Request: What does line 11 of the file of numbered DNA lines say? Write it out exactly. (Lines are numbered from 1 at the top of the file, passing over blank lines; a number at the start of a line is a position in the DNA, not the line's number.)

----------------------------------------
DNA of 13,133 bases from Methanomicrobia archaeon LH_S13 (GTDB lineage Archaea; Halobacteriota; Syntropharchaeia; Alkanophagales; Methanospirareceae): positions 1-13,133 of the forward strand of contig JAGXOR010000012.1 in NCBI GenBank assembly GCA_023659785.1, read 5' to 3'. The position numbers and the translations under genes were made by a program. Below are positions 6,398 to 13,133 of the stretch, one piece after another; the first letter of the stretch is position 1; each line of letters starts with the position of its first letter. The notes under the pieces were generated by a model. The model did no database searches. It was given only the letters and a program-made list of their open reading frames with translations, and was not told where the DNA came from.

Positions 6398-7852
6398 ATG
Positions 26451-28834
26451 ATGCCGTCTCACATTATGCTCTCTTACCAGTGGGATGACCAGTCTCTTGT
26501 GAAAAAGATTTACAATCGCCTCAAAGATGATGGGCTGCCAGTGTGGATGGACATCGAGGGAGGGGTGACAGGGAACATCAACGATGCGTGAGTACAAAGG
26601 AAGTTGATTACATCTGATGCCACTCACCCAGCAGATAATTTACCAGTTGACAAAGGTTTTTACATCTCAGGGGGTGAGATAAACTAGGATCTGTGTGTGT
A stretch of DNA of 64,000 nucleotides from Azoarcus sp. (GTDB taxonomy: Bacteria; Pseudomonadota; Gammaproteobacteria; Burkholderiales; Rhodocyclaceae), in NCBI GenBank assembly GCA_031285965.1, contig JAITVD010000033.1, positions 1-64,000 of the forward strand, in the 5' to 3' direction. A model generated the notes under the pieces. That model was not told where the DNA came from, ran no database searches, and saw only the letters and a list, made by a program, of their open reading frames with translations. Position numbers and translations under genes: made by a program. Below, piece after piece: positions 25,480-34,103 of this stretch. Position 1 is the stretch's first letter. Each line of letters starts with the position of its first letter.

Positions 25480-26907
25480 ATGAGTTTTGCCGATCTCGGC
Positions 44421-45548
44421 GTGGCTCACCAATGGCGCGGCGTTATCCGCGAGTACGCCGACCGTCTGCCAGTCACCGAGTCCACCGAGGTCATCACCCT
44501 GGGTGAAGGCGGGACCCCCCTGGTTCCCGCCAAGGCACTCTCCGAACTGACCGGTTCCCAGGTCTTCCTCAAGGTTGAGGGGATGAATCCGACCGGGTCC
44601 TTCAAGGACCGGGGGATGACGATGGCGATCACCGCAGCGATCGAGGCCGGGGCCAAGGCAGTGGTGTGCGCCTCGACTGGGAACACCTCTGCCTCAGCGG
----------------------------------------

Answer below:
Positions 44421-45548